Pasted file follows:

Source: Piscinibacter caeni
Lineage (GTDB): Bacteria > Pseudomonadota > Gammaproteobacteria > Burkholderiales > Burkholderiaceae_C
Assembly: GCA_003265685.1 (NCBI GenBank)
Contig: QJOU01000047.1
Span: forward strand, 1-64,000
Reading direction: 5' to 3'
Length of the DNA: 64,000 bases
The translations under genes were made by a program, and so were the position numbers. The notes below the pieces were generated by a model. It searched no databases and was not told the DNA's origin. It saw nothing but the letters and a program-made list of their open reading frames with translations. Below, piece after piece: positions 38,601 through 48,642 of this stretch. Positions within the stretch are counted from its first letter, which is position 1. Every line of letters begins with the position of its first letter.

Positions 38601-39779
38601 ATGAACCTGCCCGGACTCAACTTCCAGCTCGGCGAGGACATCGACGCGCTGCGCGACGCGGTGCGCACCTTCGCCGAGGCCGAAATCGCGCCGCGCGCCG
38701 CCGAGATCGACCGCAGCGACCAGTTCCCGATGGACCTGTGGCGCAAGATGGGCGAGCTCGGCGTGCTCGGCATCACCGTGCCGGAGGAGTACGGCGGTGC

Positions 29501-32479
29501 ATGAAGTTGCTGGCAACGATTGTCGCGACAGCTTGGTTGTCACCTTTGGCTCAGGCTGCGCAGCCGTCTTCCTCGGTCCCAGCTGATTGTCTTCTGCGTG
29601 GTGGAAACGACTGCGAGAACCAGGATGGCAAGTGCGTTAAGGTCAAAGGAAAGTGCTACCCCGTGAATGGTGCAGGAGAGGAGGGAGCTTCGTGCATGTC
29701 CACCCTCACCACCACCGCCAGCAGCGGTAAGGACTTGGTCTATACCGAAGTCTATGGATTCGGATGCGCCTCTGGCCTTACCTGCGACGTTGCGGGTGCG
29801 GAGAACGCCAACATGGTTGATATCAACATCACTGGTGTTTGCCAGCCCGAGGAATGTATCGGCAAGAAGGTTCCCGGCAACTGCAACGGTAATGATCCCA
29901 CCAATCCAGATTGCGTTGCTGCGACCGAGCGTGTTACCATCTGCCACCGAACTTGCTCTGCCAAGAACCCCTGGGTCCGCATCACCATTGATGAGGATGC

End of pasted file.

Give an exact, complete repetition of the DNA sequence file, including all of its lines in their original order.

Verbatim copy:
Source: Piscinibacter caeni
Lineage (GTDB): Bacteria > Pseudomonadota > Gammaproteobacteria > Burkholderiales > Burkholderiaceae_C
Assembly: GCA_003265685.1 (NCBI GenBank)
Contig: QJOU01000047.1
Span: forward strand, 1-64,000
Reading direction: 5' to 3'
Length of the DNA: 64,000 bases
The translations under genes were made by a program, and so were the position numbers. The notes below the pieces were generated by a model. It searched no databases and was not told the DNA's origin. It saw nothing but the letters and a program-made list of their open reading frames with translations. Below, piece after piece: positions 38,601 through 48,642 of this stretch. Positions within the stretch are counted from its first letter, which is position 1. Every line of letters begins with the position of its first letter.

Positions 38601-39779
38601 ATGAACCTGCCCGGACTCAACTTCCAGCTCGGCGAGGACATCGACGCGCTGCGCGACGCGGTGCGCACCTTCGCCGAGGCCGAAATCGCGCCGCGCGCCG
38701 CCGAGATCGACCGCAGCGACCAGTTCCCGATGGACCTGTGGCGCAAGATGGGCGAGCTCGGCGTGCTCGGCATCACCGTGCCGGAGGAGTACGGCGGTGC

Positions 29501-32479
29501 ATGAAGTTGCTGGCAACGATTGTCGCGACAGCTTGGTTGTCACCTTTGGCTCAGGCTGCGCAGCCGTCTTCCTCGGTCCCAGCTGATTGTCTTCTGCGTG
29601 GTGGAAACGACTGCGAGAACCAGGATGGCAAGTGCGTTAAGGTCAAAGGAAAGTGCTACCCCGTGAATGGTGCAGGAGAGGAGGGAGCTTCGTGCATGTC
29701 CACCCTCACCACCACCGCCAGCAGCGGTAAGGACTTGGTCTATACCGAAGTCTATGGATTCGGATGCGCCTCTGGCCTTACCTGCGACGTTGCGGGTGCG
29801 GAGAACGCCAACATGGTTGATATCAACATCACTGGTGTTTGCCAGCCCGAGGAATGTATCGGCAAGAAGGTTCCCGGCAACTGCAACGGTAATGATCCCA
29901 CCAATCCAGATTGCGTTGCTGCGACCGAGCGTGTTACCATCTGCCACCGAACTTGCTCTGCCAAGAACCCCTGGGTCCGCATCACCATTGATGAGGATGC